Slaughtering chickens is already among the most dangerous and physically demanding jobs, but new regulations increasing line speeds by the U.S. Department of Agriculture (USDA) will make difficult employment even worse. The industry has a higher accident rate than construction and leads all industries in finger amputations.
Under normal circumstances, when an industry wants to change a regulation, such as increasing the speed limit for processing plants, the process is long and somewhat arduous. That is not the case with faster line speeds because the USDA has devised a workaround. Instead of going through the proper process, the USDA is simply granting waivers on processing plant speed limits for companies that ask. This supposedly reduces unnecessary regulatory burdens, according to The National Chicken Council.
Both the Occupational Safety and Health Administration (OSHA) and the National Institute for Occupational Safety and Health (NIOSH) state that raising line speeds will lead to increased worker injury. To date, 11 chicken-processing plants have received waivers, even though virtually each one of them has a history of severe injuries at their plants. In fact, when the USDA made speed line waivers available last year, the agency stated worker safety was not part of its calculations. The USDA claims such considerations fall under the purview of OSHA, but there is a catch; OSHA has no jurisdiction over plant line speeds.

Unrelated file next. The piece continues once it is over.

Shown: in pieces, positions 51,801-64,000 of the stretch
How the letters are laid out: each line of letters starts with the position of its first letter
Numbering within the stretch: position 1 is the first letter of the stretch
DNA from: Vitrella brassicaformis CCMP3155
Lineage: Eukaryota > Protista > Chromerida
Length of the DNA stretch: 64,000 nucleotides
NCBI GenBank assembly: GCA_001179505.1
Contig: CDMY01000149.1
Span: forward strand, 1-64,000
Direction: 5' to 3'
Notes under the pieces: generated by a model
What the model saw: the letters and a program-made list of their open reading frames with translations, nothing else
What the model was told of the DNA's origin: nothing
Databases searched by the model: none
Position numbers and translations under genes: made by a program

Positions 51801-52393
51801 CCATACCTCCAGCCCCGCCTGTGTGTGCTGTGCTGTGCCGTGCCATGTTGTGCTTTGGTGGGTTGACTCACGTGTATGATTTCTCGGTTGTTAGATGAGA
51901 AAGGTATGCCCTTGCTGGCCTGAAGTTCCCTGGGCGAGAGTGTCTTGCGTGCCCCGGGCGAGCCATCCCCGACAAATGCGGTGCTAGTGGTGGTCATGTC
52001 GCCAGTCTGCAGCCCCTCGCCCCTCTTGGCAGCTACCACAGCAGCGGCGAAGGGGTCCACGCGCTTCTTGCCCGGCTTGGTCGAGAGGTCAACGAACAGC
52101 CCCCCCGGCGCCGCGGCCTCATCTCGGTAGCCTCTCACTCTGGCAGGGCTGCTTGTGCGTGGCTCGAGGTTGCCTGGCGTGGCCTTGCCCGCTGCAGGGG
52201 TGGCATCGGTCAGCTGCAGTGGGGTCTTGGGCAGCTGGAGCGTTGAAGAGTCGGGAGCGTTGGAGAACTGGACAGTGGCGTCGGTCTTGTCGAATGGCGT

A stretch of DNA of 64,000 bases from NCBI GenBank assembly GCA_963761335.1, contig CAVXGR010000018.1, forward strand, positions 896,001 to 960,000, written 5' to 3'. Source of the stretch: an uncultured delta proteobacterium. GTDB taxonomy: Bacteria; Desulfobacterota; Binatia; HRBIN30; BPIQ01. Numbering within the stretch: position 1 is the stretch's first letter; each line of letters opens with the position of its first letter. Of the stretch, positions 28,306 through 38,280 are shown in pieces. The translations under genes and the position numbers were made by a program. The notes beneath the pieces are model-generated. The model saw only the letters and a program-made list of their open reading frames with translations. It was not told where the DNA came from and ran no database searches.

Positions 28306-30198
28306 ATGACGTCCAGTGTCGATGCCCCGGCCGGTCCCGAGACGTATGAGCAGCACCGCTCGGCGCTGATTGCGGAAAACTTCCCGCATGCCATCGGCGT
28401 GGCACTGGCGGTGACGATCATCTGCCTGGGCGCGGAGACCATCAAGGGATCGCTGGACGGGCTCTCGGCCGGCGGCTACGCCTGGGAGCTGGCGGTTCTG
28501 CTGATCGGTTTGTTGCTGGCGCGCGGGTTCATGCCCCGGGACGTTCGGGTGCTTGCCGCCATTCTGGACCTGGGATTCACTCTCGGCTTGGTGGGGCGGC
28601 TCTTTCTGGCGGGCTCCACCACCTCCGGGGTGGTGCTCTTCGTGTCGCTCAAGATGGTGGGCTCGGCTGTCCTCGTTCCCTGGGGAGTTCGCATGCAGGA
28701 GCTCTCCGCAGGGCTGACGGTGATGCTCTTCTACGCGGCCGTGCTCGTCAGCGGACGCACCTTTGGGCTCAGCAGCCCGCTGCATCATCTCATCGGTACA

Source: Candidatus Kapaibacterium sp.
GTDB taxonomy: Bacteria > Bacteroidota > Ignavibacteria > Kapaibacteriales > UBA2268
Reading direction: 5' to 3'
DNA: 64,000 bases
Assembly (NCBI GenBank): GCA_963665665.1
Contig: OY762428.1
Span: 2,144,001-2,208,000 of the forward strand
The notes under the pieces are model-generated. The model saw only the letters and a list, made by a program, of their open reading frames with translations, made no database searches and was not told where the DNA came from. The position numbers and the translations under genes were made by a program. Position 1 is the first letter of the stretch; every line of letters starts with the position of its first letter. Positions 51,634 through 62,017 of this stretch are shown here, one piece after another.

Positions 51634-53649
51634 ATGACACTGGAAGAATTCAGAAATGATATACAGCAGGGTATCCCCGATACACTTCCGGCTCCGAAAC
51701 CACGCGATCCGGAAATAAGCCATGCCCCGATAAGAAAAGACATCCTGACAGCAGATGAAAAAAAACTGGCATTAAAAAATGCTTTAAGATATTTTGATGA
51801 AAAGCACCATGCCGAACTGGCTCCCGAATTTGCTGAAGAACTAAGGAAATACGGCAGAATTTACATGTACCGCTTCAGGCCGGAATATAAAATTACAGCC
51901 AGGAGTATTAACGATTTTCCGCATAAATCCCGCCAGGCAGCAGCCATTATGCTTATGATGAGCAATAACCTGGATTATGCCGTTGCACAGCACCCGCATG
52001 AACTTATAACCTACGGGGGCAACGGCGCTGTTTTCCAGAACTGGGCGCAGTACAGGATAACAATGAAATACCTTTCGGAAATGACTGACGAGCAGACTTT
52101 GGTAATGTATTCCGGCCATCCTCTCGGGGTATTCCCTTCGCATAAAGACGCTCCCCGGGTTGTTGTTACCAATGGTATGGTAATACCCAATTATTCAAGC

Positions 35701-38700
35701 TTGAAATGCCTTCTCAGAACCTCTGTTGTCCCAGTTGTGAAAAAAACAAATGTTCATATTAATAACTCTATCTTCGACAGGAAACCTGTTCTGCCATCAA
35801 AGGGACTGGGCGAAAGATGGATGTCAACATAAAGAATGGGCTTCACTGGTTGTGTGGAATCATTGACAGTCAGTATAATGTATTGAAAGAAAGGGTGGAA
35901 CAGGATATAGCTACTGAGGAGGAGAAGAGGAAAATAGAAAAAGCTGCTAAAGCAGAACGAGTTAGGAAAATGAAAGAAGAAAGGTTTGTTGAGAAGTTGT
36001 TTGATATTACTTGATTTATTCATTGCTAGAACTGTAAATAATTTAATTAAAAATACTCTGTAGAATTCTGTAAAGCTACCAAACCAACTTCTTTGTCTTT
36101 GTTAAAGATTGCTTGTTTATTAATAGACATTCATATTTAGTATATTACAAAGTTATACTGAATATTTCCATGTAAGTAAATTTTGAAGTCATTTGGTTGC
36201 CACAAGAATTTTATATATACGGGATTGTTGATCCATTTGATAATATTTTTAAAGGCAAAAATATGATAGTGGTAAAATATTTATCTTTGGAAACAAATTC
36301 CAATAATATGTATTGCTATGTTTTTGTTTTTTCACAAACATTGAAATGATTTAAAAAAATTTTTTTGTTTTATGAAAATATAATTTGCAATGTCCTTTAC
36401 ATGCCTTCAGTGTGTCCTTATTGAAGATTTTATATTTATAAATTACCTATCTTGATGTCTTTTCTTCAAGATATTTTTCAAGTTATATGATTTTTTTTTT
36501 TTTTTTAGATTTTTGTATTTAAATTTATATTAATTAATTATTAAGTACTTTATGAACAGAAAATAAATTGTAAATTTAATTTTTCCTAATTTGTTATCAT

While finger and other amputations at chicken processing factories are among the most dramatic accidents, the sheer wear-and-tear on the bodies of chicken processing workers takes a larger toll. The constant repetitive motions often lead to carpal tunnel syndrome, along with other muscular and skeletal disorders. Workers are surrounded by sharp blades and machinery, which can result in severe injury if touched accidentally. Research shows that when workers feel stressed and pushed to overproduce, more traumatic injuries occur. To avoid such injuries, workers are supposed to rotate jobs during their shifts, but this regulation is often avoided by supervisors looking to move production as quickly as possible. In the chicken-processing industry, profits are more important than worker safety.
Waiver distribution to companies has only been going on for a few months, so reliable data regarding injuries is not yet available. However, odds are that such data is never going to be available, or even collected, because the Trump administration is no longer requiring meat processing employers to submit injury logs.
If you were injured on the job, you need the services of the experienced Philadelphia Workers’ Compensation lawyers at Gross & Kenny, LLP. We fight for your rights and help you receive the justice you deserve. Located in Philadelphia, we serve clients across Pennsylvania. To arrange a free consultation, complete our online form or call us at 267-589-0090.
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